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The Clean Room
Chemistry: Discovering the Elements
Trinity and Beyond: The Atomic Bomb Movie
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The Nazis, A Warning From History. Episode 6
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The fantastical tale of King Arthur, the hero warrior, is one of the great themes of British literature. But was it just invented to restore British pride after the Norman invasion? Michael Wood puts the king in the spotlight.
Myths and Heroes
The Normans: Conquest
Professor Robert Bartlett explores the impact of the Norman conquest of Britain and Ireland. Bartlett shows how William the Conqueror imposed a new aristocracy, savagely cut down opposition and built scores of castles and cathedrals to intimidate and control. He also commissioned the Domesday Book, the greatest national survey of England that had ever been attempted. England adapted to its new masters and both the language and culture were transformed as the Normans and the English intermarried. Bartlett shows how the political and cultural landscape of Scotland, Wales and Ireland were also forged by the Normans and argues that the Normans created the blueprint for colonialism in the modern world.
The Normans: Normans of the South
Professor Robert Bartlett explores the impact of the Normans on southern Europe and the Middle East. The Normans spread south in the 11th century, winning control of southern Italy and the island of Sicily. There they created their most prosperous kingdom, where Christianity and Islam co-existed in relative harmony and mutual tolerance. It became a great centre of medieval culture and learning. But events in the Middle East provoked the more aggressive side of the Norman character. In 1095, the Normans enthusiastically answered the Pope's call for holy war against Islam and joined the first crusade. They lay siege to Jerusalem and eventually helped win back the holy city from the muslims. This bloody conquest left a deep rift between Christianity and Islam which is still being felt to this day.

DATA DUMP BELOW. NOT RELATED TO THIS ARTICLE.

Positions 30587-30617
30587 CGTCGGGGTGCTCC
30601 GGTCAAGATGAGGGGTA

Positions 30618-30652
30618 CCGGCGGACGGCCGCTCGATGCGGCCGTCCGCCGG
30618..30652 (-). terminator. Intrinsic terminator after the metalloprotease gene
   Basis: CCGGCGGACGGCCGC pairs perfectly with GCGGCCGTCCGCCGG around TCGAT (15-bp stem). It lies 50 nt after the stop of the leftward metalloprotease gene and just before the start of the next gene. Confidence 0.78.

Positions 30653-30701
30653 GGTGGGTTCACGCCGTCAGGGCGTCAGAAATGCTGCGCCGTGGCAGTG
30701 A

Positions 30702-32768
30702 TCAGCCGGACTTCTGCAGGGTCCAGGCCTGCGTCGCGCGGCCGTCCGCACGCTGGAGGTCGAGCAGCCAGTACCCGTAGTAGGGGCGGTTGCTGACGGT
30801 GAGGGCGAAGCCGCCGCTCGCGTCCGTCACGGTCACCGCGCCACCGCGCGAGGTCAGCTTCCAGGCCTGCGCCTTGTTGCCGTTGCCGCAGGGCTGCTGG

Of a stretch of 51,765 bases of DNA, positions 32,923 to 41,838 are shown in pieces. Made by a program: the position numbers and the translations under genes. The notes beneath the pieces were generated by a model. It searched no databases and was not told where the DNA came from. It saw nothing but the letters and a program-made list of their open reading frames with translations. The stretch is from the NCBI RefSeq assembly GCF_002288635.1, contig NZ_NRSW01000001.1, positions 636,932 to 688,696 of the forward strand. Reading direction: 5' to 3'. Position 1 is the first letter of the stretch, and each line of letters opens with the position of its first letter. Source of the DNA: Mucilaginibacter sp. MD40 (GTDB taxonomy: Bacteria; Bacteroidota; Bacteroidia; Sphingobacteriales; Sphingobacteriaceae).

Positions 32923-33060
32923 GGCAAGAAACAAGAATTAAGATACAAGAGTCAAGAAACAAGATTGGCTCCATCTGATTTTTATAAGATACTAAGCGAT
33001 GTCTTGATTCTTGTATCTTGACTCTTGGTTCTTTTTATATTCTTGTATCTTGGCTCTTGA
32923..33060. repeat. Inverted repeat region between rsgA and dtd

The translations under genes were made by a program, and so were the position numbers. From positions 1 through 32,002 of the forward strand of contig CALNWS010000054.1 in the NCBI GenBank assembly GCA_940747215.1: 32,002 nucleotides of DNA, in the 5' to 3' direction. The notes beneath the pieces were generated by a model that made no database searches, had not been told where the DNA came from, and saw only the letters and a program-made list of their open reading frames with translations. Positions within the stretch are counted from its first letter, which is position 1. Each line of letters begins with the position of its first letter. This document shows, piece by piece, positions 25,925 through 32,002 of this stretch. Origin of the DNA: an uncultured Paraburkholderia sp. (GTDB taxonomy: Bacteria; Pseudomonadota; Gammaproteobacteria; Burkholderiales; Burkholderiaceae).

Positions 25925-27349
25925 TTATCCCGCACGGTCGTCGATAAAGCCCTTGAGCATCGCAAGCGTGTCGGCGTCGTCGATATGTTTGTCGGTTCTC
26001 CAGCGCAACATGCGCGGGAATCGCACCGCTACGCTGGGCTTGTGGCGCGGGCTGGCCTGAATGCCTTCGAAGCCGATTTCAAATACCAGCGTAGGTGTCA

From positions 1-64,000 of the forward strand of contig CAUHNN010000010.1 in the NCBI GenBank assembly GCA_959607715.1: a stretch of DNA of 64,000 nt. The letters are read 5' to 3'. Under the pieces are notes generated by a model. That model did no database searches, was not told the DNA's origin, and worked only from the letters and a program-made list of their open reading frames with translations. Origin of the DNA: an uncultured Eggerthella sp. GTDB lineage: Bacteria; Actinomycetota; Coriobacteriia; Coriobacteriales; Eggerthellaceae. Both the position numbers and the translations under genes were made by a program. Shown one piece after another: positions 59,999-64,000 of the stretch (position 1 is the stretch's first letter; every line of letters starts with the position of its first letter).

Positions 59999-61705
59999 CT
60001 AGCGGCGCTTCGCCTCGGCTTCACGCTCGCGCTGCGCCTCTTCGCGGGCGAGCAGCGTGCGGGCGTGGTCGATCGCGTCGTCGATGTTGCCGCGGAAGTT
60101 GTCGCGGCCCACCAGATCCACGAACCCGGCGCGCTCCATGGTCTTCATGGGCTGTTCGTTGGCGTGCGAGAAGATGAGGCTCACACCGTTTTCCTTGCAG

The Story of India: Ages of Gold
Presenter Michael Wood seeks out the achievements of the country’s golden age, discovering how India discovered zero, calculated the circumference of the Earth and wrote the world’s first sex guide, the Kama Sutra. In the south, he visits the giant temple of Tanjore and sees traditional bronze casters, working as their ancestors did 1,000 years ago.
The Story of India
The Story of India: The Meeting of Two Oceans
Michael Wood charts the coming of Islam to the subcontinent and one of the greatest ages of world civilisation: the Mughals. He visits Sufi shrines in Old Delhi, desert fortresses in Rajasthan and the cities of Lahore and Agra, where he offers a new theory on the design of the Taj Mahal. He also looks at the life of Akbar, a Muslim emperor who decreed that no one religion could hold the ultimate truth, but whose dream of unity ended in civil war.
The Story of India
Everything and Nothing
The Beauty of Maps
Shock and Awe: The Story of Electricity
The Story of China
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